As the Secretary indicated, the guidance we unveil this morning is the result of close and longstanding cooperation between the Departments of Justice and Education, as well as extensive research and collaboration with school leaders, educators, and parents. This guidance will assist school districts -- and public elementary and secondary school teachers and administrators -- in meeting their obligations under federal law to develop and implement disciplinary policies without discrimination. It will provide useful information for school resource officers, recommendations for evidence-based alternatives to exclusionary discipline, and fresh approaches for monitoring and addressing racial and other disparities. Even more critically, it will offer new tools for educators, policymakers, and parents to promote fair and effective practices that make schools not only safer, but more supportive and inclusive.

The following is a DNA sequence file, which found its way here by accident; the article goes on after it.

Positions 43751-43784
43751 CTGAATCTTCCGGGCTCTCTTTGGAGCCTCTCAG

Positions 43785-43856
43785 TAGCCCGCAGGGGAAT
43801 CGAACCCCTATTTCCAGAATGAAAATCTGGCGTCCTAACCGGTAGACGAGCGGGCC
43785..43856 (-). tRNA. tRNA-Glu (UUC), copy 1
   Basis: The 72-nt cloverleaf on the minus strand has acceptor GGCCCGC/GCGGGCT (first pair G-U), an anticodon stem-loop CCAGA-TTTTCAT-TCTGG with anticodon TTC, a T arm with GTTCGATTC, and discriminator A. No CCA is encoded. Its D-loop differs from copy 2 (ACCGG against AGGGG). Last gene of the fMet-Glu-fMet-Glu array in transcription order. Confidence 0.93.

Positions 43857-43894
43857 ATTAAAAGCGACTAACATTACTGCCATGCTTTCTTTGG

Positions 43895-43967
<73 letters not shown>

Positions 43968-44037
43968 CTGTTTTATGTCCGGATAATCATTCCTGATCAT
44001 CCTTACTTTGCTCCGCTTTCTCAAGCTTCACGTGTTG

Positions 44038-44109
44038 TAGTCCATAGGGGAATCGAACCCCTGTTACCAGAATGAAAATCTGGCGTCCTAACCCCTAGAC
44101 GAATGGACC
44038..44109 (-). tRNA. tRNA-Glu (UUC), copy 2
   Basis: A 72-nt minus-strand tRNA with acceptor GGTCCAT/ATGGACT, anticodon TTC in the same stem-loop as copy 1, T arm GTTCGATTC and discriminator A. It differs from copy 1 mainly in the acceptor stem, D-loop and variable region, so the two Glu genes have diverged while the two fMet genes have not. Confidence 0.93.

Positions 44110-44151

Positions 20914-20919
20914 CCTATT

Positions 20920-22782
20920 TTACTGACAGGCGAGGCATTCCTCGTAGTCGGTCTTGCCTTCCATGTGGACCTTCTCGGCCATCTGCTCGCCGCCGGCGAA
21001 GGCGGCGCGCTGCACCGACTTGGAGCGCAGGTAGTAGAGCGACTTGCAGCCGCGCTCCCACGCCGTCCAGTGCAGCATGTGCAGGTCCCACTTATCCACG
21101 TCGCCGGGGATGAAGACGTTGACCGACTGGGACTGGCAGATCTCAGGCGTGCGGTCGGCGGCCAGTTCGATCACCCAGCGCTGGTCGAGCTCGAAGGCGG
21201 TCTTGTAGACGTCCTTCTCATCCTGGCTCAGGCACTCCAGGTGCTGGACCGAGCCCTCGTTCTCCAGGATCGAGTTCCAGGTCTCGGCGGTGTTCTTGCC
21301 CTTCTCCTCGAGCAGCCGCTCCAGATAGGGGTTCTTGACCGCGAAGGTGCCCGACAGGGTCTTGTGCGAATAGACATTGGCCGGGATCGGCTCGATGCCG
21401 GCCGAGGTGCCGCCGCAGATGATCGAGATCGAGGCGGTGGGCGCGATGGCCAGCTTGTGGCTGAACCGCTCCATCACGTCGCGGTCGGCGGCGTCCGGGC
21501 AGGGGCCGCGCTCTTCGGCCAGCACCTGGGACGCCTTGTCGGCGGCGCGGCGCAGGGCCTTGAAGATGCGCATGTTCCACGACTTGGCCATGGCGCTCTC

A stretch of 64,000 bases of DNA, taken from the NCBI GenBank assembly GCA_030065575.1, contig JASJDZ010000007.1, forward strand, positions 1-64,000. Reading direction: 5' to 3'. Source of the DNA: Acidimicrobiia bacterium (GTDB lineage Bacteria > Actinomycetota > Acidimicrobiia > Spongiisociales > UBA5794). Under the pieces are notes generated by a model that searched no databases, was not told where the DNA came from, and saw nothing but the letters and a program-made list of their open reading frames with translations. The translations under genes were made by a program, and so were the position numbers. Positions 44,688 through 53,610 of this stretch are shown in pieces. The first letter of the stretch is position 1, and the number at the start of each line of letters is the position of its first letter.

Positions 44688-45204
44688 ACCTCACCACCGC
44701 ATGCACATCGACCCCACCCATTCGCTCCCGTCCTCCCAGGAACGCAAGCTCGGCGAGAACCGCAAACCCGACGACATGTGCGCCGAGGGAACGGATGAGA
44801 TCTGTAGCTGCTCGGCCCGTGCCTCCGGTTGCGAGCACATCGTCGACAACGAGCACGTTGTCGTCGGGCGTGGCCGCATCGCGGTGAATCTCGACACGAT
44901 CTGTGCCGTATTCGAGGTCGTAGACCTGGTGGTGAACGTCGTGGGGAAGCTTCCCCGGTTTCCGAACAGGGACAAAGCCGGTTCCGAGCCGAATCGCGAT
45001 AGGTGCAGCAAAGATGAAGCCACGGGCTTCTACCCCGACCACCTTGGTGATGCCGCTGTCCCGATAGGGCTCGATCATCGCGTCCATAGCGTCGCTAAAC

As we carry these efforts into the future, this new guidance will enable us to build on the unprecedented steps that this Administration has already made possible when it comes to reforming counterproductive disciplinary policies -- and disrupting the so-called "school-to-prison pipeline." Together, over the last five years, the Departments of Justice and Education have worked closely with school districts throughout America to fulfill their obligations under key federal laws -- including Title IV and Title VI of the Civil Rights Act of 1964 and the landmark Equal Educational Opportunities Act -- to administer discipline without discriminating on the basis of race, color, sex, religion, national origin, disability, or language status. And Secretary Duncan and I came together in 2011 to launch the Supportive School Discipline Initiative, which is helping to foster dialogue and build consensus among essential stakeholders at every level -- bolstering our ability to measure progress, to assess the effectiveness of alternative policies, and to share best practices from coast to coast.